Spring Cache - Part 2 - Cache Keys

In part 1 of the post, we looked at how data can be cached through simple configuration. In this part, we are going to explore the cache keys.

KeyGenerator


Each data item in the cache is stored against a key, which would be used to lookup the data item on retrieval. KeyGenerator is responsible for generating keys for a given data retrieval method.

A KeyGenerator needs to implement just one single method. If it is not implemented or used correctly, it can lead to collisions, which means that the cache data can be overwritten by another method.

//method - is the method on which the cache is enabled
//params - are the parameters of the method.
//target - is the instance of the class to which the method belongs.
Object generate(Object target, Method method, Object... params);


SimpleKeyGenerator is the default generator provided by Spring. Spring automatically configures this as the KeyGenerator if one has not been configured. It uses the method parameters provided to generate the key. If you have two methods that use the same cache name and the same set of parameter types, then there is a good chance that it will result in a collision. In such a scenario, either use different cache names for each method or provide different parameters.

Custom KeyGenerator


You can create and register a custom KeyGenerator, instead of using the default one. For that, first, you need to define a class that implements the KeyGenerator interface, e.g.

import org.springframework.cache.interceptor.KeyGenerator;
import org.springframework.util.StringUtils;

public class CodelooruKeyGenerator implements KeyGenerator {

 //Generates the same key as SimpleKeyGenerator,
 //except that it prefixes it with classname and method name 
 public Object generate(Object target, Method method, Object... params) {
  return target.getClass().getSimpleName() + "_" + method.getName() + "_"
    + StringUtils.arrayToDelimitedString(params, "_");
 }

}

Now, declare the bean for this generator in the ApplicationConfig. But more importantly, extend the ApplicationConfig from CachingConfigurerSupport (or implement CacheConfigurer). This helps in registering the declared KeyGenerator with the interceptors.

@EnableCaching
@Configuration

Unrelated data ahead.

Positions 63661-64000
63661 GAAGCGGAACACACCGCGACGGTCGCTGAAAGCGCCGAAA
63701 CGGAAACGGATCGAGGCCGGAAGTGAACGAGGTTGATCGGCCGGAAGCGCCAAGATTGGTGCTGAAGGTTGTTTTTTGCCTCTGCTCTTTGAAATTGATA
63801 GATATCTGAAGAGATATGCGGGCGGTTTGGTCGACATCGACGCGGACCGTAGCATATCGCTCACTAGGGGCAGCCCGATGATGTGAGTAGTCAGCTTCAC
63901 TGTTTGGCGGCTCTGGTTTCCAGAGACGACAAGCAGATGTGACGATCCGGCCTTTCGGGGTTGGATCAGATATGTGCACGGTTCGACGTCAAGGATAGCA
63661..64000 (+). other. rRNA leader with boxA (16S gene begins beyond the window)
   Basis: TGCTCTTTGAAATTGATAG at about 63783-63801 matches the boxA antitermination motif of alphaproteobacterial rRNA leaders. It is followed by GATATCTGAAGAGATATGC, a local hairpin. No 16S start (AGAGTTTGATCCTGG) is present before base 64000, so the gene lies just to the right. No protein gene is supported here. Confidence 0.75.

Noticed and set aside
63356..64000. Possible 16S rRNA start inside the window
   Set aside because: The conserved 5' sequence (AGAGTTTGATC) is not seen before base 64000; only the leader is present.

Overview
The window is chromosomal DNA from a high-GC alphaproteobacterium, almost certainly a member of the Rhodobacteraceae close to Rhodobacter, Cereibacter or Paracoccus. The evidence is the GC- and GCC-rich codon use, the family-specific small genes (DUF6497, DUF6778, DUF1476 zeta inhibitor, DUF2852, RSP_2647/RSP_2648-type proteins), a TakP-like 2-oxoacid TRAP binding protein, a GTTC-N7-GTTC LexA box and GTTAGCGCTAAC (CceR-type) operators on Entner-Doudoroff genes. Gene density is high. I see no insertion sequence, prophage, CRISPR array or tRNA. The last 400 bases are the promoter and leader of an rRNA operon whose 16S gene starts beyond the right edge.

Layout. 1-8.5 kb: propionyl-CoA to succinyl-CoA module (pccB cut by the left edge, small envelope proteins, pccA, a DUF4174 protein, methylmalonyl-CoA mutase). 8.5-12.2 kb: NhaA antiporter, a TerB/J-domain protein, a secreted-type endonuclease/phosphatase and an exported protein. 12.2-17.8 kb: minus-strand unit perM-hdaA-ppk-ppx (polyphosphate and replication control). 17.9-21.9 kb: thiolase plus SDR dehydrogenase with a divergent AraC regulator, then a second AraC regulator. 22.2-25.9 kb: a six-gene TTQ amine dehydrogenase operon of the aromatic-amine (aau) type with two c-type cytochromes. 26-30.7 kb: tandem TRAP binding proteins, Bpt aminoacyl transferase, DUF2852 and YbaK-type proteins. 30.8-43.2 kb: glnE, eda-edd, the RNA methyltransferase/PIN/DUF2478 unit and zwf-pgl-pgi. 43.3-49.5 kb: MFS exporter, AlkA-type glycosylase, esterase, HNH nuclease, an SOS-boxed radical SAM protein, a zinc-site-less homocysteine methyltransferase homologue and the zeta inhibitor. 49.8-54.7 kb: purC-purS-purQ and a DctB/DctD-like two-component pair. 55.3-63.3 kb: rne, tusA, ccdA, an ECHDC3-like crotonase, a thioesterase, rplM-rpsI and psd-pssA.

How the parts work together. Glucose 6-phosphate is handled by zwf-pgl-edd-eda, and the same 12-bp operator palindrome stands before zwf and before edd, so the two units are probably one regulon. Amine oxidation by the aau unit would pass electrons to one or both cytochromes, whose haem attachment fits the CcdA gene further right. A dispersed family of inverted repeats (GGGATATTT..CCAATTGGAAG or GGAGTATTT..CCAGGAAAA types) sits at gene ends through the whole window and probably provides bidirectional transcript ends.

public class ApplicationConfig extends CachingConfigurerSupport {
 @Bean
 public CacheManager cacheManager() {
  SimpleCacheManager cacheManager = new SimpleCacheManager();
  Cache actorsCache = new ConcurrentMapCache("actors");
  cacheManager.setCaches(Arrays.asList(actorsCache));
  return cacheManager;
 }
 
 @Bean("codelooruKeyGenerator")
 public KeyGenerator keyGenerator() {
  return new CodelooruKeyGenerator();
 }

}

If you wish to use a custom KeyGenerator only for a certain method, then set the keyGenerator attribute in @Cacheable. e.g. The keyGenerator attribute takes the bean name as a valid value.

@Component
public class ActorService {
 
    @Cacheable(value="actors", keyGenerator="codelooruKeyGenerator")
    public List getActors() {
        System.out.println("----- Getting movie actors ----");
        List<actor> actors = new ArrayList<actor>();
        actors.add(new Actor("Sean Connery", Gender.MALE));
        actors.add(new Actor("Meryl Streep", Gender.FEMALE));
        return actors;
    }
}

SPEL expressions for keys


@Cacheable also accepts a key attribute, which takes a SPEL expression and evaluates against the parameters, and uses that value as the key to store or retrieve from the cache. This overrides the KeyGenerator.

Here are a few examples.
    //This would use the name field from the actor param as the key
    @Cacheable(value = "actors", key = "#actor.name")
    public Actor getActor(Actor actor) {
        return actors.get(actorName);
    }

    //This would use the method name as the key
    @Cacheable(value = "actors", key = "#root.method")
    public List<actor> getActors() {
        return actorDAO.getActors();
    }

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